To combat the “new generation of criminals,” the plan emphasizes that government personnel must be adequately trained on how to prevent criminals from using cryptocurrency to facilitate crimes. Since cryptocurrency is borderless and can facilitate transactions between people from different parts of the planet, the Plan emphasizes that Spanish authorities must exchange information and cooperate with international governments. Otherwise, Spanish authorities may not be able to combat criminals that use cryptocurrency to facilitate crimes.

In sum, the proposed AML regulations would comply with the current EU’s AML directives, provide specific cryptocurrency definitions, and strengthen KYC requirements to combat the “new age of criminals” that exchange illegal goods and services for cryptocurrency. Therefore, Spain’s AML proposals would make cryptocurrency transactions less anonymous and make it harder for criminals to use cryptocurrency to escape governmental detection.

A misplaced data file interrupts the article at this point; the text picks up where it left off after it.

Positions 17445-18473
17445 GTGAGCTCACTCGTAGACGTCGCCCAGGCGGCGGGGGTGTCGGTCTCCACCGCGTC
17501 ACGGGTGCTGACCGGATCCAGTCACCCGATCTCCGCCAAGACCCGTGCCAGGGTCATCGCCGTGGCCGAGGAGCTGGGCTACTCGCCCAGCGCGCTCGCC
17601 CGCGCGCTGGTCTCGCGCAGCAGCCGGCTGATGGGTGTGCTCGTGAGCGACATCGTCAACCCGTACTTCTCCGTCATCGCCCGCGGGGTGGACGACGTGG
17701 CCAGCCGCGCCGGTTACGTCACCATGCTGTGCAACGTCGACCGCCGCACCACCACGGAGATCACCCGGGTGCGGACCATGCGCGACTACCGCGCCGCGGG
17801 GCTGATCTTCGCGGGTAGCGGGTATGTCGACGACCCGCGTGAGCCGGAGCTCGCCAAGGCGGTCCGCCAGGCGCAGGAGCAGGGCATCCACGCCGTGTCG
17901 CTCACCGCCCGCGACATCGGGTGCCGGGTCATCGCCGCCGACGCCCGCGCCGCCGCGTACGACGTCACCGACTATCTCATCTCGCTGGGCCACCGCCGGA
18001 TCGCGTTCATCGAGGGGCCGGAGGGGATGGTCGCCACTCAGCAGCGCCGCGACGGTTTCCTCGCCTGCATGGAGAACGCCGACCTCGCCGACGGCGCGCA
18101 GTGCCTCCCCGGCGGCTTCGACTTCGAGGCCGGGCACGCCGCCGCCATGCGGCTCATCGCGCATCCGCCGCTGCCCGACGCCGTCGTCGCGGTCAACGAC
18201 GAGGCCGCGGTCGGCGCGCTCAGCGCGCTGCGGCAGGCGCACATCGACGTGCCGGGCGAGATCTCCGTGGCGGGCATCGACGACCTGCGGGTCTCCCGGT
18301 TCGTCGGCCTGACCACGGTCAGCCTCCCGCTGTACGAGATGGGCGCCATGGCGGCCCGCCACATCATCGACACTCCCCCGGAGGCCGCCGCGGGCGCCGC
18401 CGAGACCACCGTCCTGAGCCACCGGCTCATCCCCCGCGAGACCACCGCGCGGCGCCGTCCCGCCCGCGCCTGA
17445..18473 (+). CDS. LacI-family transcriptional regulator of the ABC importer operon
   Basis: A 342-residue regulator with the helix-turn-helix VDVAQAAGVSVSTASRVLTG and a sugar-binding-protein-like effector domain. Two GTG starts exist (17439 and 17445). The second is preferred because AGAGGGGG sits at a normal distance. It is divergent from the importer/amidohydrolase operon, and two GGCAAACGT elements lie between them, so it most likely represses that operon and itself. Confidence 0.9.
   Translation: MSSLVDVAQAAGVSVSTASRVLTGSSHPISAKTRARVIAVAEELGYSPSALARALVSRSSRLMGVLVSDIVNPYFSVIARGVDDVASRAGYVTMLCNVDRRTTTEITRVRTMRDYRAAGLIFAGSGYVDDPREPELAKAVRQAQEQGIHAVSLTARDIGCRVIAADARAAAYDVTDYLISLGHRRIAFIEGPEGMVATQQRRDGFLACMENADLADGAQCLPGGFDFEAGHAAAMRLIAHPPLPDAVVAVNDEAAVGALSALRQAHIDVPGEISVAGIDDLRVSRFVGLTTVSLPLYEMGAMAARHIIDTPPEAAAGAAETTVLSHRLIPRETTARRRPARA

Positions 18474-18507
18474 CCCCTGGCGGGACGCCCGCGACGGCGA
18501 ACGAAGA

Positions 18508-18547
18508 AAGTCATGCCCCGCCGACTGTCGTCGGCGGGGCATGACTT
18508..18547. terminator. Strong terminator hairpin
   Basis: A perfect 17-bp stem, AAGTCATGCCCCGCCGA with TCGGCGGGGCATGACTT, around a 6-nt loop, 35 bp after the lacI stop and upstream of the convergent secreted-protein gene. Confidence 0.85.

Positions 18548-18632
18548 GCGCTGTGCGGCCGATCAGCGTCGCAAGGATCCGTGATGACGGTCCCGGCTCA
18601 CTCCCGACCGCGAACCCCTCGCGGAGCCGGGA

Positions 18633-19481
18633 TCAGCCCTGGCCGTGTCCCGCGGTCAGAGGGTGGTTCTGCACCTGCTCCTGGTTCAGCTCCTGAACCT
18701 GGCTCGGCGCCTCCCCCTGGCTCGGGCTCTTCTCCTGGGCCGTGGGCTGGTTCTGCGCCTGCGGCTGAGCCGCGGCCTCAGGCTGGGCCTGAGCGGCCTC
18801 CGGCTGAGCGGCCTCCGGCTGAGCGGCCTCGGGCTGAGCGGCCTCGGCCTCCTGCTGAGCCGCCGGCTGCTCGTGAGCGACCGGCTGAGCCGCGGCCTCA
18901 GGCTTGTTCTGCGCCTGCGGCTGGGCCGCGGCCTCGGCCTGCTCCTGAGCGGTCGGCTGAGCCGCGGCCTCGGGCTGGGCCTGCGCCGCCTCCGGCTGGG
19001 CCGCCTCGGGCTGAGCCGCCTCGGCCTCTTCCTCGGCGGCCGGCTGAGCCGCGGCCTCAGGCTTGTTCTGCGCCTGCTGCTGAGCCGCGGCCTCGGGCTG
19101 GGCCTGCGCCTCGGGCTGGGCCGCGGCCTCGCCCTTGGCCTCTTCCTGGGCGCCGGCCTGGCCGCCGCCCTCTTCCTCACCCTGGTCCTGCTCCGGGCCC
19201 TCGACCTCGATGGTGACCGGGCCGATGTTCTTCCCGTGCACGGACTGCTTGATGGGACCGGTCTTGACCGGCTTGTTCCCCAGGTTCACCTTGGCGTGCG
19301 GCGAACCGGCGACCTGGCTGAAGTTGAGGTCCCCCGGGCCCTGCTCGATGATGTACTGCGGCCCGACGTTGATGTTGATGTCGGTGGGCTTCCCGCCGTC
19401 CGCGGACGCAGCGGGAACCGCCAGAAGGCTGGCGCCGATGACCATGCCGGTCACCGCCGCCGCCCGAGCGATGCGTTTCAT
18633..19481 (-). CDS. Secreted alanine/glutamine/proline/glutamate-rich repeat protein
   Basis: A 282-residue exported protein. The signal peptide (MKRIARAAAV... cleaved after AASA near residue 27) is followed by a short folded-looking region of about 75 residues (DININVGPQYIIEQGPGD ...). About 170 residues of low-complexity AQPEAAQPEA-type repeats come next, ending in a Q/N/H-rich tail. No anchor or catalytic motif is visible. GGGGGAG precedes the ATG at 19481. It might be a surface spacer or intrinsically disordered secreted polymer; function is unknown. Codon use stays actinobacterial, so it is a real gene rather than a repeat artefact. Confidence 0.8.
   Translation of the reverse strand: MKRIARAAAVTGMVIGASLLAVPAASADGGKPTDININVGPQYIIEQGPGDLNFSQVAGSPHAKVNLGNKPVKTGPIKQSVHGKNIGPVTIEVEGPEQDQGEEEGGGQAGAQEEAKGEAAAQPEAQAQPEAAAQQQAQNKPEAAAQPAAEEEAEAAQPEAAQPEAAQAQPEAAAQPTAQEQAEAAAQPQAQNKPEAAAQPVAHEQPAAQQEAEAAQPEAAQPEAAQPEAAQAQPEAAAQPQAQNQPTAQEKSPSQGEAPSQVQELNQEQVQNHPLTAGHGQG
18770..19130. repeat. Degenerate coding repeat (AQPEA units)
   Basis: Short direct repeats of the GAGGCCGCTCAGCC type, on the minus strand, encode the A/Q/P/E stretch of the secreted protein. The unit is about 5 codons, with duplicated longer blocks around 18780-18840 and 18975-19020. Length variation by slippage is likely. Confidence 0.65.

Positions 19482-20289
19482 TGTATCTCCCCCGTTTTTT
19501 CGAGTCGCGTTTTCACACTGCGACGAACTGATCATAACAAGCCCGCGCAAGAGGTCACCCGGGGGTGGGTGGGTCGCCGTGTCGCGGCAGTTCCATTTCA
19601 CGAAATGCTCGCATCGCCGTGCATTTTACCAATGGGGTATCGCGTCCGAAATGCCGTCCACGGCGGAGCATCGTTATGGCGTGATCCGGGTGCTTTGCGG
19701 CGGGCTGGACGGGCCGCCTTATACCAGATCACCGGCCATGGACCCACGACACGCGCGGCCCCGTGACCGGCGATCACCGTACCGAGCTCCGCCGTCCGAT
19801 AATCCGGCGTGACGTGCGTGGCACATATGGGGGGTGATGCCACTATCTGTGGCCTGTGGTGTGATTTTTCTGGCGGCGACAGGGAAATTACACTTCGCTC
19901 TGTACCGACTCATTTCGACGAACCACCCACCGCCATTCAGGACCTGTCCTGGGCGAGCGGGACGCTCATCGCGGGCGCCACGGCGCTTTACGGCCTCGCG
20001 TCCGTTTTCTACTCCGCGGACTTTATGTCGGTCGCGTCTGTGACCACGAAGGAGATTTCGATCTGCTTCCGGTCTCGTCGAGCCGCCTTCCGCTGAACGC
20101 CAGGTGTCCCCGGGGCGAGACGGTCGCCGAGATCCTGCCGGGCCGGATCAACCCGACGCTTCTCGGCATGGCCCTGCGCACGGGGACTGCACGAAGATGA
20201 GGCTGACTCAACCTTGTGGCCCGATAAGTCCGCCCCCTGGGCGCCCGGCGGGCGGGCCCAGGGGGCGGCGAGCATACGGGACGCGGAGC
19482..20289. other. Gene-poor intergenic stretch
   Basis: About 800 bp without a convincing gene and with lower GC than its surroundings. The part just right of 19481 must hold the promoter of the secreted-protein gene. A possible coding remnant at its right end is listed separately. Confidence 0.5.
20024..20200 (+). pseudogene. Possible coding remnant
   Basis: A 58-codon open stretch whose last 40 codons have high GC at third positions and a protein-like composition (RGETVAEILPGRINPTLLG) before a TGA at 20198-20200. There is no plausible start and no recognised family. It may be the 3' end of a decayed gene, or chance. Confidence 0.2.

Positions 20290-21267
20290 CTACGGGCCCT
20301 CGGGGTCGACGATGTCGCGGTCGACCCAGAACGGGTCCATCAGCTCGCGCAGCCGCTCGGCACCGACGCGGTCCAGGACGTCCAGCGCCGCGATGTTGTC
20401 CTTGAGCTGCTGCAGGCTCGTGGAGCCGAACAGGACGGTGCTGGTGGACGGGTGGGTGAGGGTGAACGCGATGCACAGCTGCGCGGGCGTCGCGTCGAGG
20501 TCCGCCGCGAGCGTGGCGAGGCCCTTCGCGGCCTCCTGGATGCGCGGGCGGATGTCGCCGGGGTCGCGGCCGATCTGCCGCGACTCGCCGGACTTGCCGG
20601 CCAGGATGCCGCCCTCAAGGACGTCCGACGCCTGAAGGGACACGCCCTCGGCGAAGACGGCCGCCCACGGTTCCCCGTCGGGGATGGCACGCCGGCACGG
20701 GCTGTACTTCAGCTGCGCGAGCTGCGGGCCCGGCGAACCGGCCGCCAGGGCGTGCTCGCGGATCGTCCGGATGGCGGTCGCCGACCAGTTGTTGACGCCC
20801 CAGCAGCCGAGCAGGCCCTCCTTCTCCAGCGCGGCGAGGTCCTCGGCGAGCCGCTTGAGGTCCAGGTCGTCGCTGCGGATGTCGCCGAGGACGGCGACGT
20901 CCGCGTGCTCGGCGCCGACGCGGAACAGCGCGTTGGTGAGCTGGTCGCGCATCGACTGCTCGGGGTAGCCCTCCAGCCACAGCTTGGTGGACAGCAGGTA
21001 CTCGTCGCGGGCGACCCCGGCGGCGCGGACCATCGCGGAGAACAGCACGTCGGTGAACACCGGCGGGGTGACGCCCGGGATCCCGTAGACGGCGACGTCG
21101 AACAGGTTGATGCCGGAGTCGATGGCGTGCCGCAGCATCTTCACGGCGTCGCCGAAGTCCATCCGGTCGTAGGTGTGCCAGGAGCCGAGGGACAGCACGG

WORKS CITED

  1. Regulatory Approaches to Cryptoassets. (2018). Loc.gov. https://www.loc.gov/law/help/cryptoassets/spain.php
  2. Sandali Handagama. (2020, June 23). Spain’s Crypto Firms to Face New Registration Requirements Under EU-Driven Bill – CoinDesk. CoinDesk; CoinDesk. https://www.coindesk.com/spains-crypto-firms-to-face-new-registration-requirements-under-eu-driven-bill
  3. Mui, Y. (2018, April 13). How bitcoin is fueling America’s opioid crisis. CNBC; CNBC. https://www.cnbc.com/2018/04/13/how-bitcoin-and-cryptocurrencies-are-fueling-americas-opioid-crisis.html

Taxation